‘Dirty Shirt’ a rough hewn yet moving tribute to BWCA, family

Dirty Shirt: A Boundary Waters MemoirMy Sunday column referenced a new book by Jim Landwehr called “Dirty Shirt: A Boundary Waters Memoir.” I figured I’d spend a little more time talking about that book today.

Here’s what I said in “On Wilderness“:

Landwehr, a St. Paul native now living in Wisconsin, writes about he and his family’s special relationship with the Boundary Waters Canoe Area Wilderness in far Northeastern Minnesota. From childhood on, Landwehr, his friend and brothers found the daunting prospect of “wilderness” to be a unifying force across multiple generations.

… I appreciated Landwehr’s heartfelt, honest telling of how a city boy learned to manage the wilderness over several decades. I’m a country boy, but the modern kind who has access to the internet. These skills are hard won.

A recurring theme in Landwehr’s “Dirty Shirt” is the idea that you don’t have to be a rocket scientist to survive in the wilderness, but you do need to learn from your mistakes. He relates this well to how the same is true for relationships. I’d recommend the book, especially for those mulling a first-time trip to the BWCA.

Landwehr’s approach is not from the point of view of a local expert, nor is it the political approach one often finds in a book about the spiritual value of the BWCA. Landwehr comes at this from a wide-eyed, innocent take — beginning with his childhood experiences, through his teenage years and beyond. The stories take on more meaning as his memories become more fully formed — so, too, does the book.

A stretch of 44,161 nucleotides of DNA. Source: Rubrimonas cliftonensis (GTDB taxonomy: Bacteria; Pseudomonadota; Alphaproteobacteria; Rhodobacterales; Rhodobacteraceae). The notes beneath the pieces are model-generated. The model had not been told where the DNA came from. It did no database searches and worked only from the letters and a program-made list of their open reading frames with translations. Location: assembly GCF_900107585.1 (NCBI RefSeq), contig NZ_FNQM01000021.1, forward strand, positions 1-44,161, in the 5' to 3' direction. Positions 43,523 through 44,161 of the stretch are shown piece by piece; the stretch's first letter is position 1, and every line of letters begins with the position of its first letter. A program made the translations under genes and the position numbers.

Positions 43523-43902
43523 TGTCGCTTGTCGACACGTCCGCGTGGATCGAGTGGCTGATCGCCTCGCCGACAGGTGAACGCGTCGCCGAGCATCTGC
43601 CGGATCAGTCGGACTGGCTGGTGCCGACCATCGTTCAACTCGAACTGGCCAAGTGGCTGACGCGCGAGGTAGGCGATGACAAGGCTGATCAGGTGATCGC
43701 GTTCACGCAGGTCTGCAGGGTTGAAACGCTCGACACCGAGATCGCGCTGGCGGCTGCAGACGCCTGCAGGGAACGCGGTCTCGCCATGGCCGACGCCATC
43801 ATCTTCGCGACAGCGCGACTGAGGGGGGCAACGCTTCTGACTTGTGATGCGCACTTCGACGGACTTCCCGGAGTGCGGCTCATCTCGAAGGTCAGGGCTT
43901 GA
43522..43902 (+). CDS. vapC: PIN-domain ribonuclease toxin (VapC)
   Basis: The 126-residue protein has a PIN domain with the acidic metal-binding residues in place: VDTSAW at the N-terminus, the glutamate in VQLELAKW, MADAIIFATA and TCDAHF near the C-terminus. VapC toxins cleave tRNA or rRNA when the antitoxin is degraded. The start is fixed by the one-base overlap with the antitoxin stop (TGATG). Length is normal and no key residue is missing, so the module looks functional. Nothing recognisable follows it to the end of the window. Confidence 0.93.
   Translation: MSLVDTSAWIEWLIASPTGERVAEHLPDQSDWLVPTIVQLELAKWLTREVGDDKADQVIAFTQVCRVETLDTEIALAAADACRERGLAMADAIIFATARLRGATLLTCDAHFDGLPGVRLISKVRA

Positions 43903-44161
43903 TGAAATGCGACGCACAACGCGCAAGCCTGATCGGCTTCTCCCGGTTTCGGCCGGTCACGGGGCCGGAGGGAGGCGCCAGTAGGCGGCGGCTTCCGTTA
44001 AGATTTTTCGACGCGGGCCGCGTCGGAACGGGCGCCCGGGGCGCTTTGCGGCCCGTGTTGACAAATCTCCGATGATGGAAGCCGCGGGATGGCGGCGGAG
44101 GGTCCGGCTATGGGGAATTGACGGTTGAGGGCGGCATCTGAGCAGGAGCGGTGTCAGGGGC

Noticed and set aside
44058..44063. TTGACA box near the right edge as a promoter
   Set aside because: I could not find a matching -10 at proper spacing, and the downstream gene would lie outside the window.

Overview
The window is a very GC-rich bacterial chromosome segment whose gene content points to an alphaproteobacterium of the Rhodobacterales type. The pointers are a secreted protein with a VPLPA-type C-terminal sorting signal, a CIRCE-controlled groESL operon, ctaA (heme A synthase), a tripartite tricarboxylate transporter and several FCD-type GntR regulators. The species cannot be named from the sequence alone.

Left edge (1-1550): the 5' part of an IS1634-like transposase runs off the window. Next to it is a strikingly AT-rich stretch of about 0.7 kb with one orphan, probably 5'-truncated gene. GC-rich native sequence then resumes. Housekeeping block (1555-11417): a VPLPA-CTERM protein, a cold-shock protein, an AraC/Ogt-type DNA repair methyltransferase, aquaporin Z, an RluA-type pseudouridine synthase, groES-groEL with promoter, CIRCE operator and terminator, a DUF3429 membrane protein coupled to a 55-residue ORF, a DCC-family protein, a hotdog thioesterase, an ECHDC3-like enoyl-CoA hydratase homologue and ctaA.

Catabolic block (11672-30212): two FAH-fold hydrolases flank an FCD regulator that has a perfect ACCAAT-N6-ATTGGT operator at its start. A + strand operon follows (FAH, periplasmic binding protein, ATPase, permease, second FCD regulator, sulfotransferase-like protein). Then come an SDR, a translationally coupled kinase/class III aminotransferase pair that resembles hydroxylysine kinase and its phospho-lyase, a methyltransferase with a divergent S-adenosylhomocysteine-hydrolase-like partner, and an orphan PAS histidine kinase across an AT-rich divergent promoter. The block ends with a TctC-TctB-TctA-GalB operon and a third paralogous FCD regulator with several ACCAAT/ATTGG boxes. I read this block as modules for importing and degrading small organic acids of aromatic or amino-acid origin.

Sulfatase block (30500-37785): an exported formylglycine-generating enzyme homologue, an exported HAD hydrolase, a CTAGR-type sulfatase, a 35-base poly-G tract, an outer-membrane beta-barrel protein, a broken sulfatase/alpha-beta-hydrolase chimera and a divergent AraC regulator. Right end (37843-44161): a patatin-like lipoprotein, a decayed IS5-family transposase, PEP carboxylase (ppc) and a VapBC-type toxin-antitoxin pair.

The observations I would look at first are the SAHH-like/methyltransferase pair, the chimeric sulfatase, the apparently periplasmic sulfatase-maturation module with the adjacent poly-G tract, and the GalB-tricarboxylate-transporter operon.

It’s clear that Landwehr’s large, close family (which includes Minnesota DNR commissioner Tom Landwehr) is important to him. If the book suffers, it suffers because he tries too hard to protect everyone’s feelings or make the narration of the story more polite than the reader would prefer. Sometimes this has the effect of “talking” the meaning of anecdotes beyond their inherent humor and purpose.

But themes on the idea of family are also the best part of “Dirty Shirt.” In particular, a tense scene involving Landwehr, his brothers and friends in a Park Rapids bar provided a compelling connection between the events of the book and Landwehr’s unresolved feelings about his father’s early death. Indeed, Landwehr’s father is a quiet, ever-present character in this book.

Further, seeing the way the brothers and their relationships change over time will affect readers of all ages, seeing their brothers, fathers, grandfathers and sons all at once. The chapter dedicated to the end of one brother’s life is particularly moving.

The book focuses on brothers and their friends, so while a woman who loves the BWCA could enjoy the book, it is inextricably tied to the Midwestern boy and his relationship with the outdoors and fellow man. A Father’s Day gift or primer for your first trip to the BWCA, “Dirty Shirt” isn’t just a BWCA memoir: It’s about family surviving the elements of life.

Jim Landwehr is also out with a new book of poetry called “Written Life.”

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